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Geek’s guide to Black Friday: Not what to buy, but how tech helps stock the shelves!

Cyber Monday may have surpassed Black Friday last year in terms of dollars spent, but that doesn’t mean that there is a bigger day for brick-and-mortar stores this holiday season. According to The Street, “…over 150 million Americans will be heading to malls and shopping centers this Thanksgiving weekend. The average Thanksgiving weekend shopper will spend $413.50 and 81% of holiday shoppers plan to spend at a physical store.”

Black Friday crowds from years past.

While data scientists are gearing up to crunch the online sales numbers for this holiday season, there is a surprising amount of technology power behind brick-and-mortar sales as well. Here are a few examples:

Bargain hunter meets empty shelf

You drag yourself out of bed at an ungodly hour that turns out not to be ungodly enough. The store ran out of the “perfect gift” just before you got there. Are there more in the back stockroom? Can you even find a store associate to help you look?

In the research paper Applying Image Processing for Detecting On-Shelf Availability and Product Positioning in Retail Stores , the authors propose a system that utilizes video feeds from security cameras. By applying image processing techniques, the store can detect empty spaces on the shelf. The research used several feature extraction algorithms provided in MATLAB, including SURF (Speeded-Up Robust Features) , BRISK (Binary Robust Invariant Scalable Key points), FAST (Features from Accelerated Segment Test), and others.


Detected strongest points of target and reference images. Image Credit: Verma Et al.

Just think, this system could alert the store employees when an empty spot on the shelf corresponds to extra stock in the back room. The associates could be notified in real time when restocking could occur. Voila! The “perfect gift” is back on the shelves.

What about when the stockroom is empty, too?

Why doesn’t the stockroom have any of the “perfect gift” left? Unless the product was available only in intentionally limited quantities, such as loss-leaders intended only to draw a crowd, then the forecasting system failed the retailer. They want to have the items in stock that consumers will buy.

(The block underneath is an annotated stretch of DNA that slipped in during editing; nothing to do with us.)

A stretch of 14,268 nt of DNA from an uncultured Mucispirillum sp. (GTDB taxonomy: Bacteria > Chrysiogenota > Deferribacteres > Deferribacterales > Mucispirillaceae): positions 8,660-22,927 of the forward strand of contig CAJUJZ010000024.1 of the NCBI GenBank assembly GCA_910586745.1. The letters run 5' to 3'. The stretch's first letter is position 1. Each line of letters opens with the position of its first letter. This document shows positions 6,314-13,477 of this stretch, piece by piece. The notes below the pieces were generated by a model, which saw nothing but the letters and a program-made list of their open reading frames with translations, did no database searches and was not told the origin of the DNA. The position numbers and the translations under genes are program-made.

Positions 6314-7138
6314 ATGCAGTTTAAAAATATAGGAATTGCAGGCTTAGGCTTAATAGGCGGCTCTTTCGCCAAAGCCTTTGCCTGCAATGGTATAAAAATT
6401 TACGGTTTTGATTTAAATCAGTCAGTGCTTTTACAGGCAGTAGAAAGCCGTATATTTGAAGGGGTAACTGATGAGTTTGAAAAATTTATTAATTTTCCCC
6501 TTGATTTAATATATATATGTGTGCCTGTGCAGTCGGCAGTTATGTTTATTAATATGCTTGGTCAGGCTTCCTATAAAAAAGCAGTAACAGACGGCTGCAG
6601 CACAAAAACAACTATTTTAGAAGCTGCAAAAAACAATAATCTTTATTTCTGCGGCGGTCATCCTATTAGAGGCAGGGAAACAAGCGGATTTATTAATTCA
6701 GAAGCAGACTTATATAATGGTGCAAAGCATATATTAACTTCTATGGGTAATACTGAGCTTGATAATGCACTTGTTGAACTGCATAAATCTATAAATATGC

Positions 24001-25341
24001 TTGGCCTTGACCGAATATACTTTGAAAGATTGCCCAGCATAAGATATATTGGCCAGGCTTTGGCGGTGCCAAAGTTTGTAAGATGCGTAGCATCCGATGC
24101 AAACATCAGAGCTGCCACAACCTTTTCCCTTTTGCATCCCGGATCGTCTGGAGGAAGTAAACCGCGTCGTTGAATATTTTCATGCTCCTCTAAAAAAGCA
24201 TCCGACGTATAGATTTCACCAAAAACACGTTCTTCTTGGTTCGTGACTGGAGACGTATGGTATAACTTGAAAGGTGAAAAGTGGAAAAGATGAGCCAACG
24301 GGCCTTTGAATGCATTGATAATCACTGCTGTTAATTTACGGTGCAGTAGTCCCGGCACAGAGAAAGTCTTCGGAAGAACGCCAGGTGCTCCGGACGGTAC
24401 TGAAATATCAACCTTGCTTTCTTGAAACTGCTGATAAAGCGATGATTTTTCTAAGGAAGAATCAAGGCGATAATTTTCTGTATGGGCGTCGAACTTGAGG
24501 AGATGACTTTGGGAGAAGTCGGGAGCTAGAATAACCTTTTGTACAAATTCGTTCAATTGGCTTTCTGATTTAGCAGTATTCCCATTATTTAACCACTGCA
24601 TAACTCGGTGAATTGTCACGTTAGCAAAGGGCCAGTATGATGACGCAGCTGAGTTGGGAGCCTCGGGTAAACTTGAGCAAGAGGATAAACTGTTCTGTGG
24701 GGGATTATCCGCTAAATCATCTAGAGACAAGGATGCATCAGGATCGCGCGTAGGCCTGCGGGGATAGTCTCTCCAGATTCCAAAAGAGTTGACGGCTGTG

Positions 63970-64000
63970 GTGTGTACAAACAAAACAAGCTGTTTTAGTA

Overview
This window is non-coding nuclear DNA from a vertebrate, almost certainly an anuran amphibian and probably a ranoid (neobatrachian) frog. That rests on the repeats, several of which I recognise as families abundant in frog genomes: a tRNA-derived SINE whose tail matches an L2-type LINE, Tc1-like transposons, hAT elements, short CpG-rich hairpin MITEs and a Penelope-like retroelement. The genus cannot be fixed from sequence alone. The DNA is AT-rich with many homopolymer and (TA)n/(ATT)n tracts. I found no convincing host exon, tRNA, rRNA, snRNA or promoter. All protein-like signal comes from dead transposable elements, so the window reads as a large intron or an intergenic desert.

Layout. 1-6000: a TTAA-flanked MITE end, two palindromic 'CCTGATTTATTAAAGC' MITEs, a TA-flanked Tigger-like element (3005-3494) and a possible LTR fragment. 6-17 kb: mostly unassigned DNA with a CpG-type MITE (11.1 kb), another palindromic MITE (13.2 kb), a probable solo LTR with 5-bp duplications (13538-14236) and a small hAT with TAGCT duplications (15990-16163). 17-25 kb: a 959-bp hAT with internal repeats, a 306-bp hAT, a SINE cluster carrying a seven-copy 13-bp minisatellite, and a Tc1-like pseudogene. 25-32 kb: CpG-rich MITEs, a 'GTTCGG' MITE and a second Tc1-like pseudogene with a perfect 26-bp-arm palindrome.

Image credit: Petr Kratochvil

If the retailer needs better demand forecasting, they can look to artificial intelligence (AI). In the paper Demand Forecasting Using Neural Network for Supply Chain Management, the authors use artificial neural networks and machine learning to better model time series forecasting. AI enables them to predict the complex business and shopper behaviors based on the past patterns of this behavior. For this, they created an artificial neural network (ANN) using the Deep Learning Toolbox. The study found that retailers could improve their forecasting with the ANN: “The proposed methodology, demand forecasting issue was investigated on a manufacturing company as a real-world case study… The proposed methodology can be considered as a successful decision support tool in forecasting. The ability to increase forecasting accuracy will result.”

Happy Thanksgiving

Happy Black Friday shopping to you, and may you find the “perfect gift” still on the store shelves. Or, like me, enjoy the day and skip Black Friday shopping altogether. Happy Thanksgiving!

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